The town, supposedly founded in 1820 in the northern Swedish woods by a wealthy widow, boasts 25,000 residents and a medieval castle, according to the Chinese news agency Xinhua.

A pair of blonde female sentries stand guard at the unnamed town, referred to in reports as “Chako Paul City”, and men wishing to enter risk being “beaten half to death” by police. ..
 

Peripart

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#99
Sorry, making reference to reputed town in Sweden where only lesbians live as reported in Chinese media
My apologies - I was trying to mentally connect China and Sweden, and not getting very far. Thanks to you and Ramon for supplying the missing link, as it were!
 

Xanatic*

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It seems the media has made up another story about Sweden, that it is switching to a 6 hour work day.
 

Peripart

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Yes, I'm sure that Swedes may be many things, but you won't find me calling them lazy!

These stories that get reported do make me wonder whether, for the Chinese media, Sweden is akin to Timbuktu - somewhere that most people aren't even sure exists, but where the most fantastic things are said to happen.
 

Heckler

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To be fair growing up in the UK in the 70's it wasn't far off that. I knew they had blond people and saunas and ABBA and had loads of nookie whenever a fridge repair guy turned up (I never did find out if he ever fixed that fridge) but I had no concept of what the country was, merely it was foreign and exotic.
 
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A Chinese tourist has died in Hong Kong a day after being beaten up during a so-called "forced shopping" tour.

Operators of such discounted tours try to recoup costs by pressuring tourists to buy goods at selected stores.

Police said the victim, 54, intervened when a fellow tourist got into a fight with a tour guide after refusing to buy anything at a jewellery shop.

At least four people have been arrested and the Hong Kong Tourist Board (HKTB) expressed regret over the incident.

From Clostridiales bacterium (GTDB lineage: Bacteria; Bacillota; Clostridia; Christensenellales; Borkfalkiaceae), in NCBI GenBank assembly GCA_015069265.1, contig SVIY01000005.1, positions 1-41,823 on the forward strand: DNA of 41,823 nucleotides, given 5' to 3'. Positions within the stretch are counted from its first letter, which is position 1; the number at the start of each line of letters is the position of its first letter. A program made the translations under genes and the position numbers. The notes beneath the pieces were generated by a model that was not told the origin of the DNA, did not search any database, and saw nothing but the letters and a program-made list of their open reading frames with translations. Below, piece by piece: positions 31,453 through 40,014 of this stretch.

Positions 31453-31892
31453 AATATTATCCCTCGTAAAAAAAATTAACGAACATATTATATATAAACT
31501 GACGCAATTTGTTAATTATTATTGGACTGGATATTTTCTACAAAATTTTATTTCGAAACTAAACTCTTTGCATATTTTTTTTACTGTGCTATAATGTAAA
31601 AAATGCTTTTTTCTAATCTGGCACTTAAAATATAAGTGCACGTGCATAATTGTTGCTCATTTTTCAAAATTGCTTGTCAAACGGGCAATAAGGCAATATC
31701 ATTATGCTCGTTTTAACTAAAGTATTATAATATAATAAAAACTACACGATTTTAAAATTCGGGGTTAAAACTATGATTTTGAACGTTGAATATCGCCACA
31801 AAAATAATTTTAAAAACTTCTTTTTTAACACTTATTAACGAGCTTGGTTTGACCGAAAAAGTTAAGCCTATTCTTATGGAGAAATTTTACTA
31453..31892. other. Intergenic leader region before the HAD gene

"The HKTB has zero tolerance for any act that impacts the hospitable image of Hong Kong, particularly acts of violence," it said in a statement.

The victim, a male building contractor from north-east China, was found lying unconscious outside the shop in Kowloon on Monday morning.

http://www.bbc.com/news/world-asia-34584235?ocid=socialflow_twitter
 

Yithian

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Inside the Unregulated Chinese Hospitals That Make Men Impotent
R.W. MCMORROW
May 16 2016, 9:00am


On the afternoon of September 30, 2015, 23-year-old Little Huang stood on the roof of the 11-story Shenzhen Health and Family Planning Commission building, ready to jump to his death. In the lot below, Chinese officials' cars looked about the size of matchboxes, and the clamor of a nearby construction site filtered up as a dull hum. As Little Huang peered through the light haze toward the hills of Hong Kong, he dialed a 25-year-old man named Junjun. "We're on the roof," he said. "Bring alcohol and water bottles."*

Junjun exited the metro at Cui Zhu station, stopped for rice alcohol and water bottles, then rode the elevator of the white-tiled building to the tenth floor. There a staircase wound up to the crumbling concrete roof, where he found that Little Huang had now scaled even higher, to the top of a mechanical shed that seemed to sway in the breeze over the building's edge. Two other young men who Junjun recognized, Mr. Wang and Mr. Peng, stood with Little Huang. Junjun was nervous, but Little Huang cajoled him to climb up, too. The men wore matching white ball caps. Characters on the front explained the reason the men might jump: "Black-Hearted Men's Hospitals Destroyed Our Well-Being."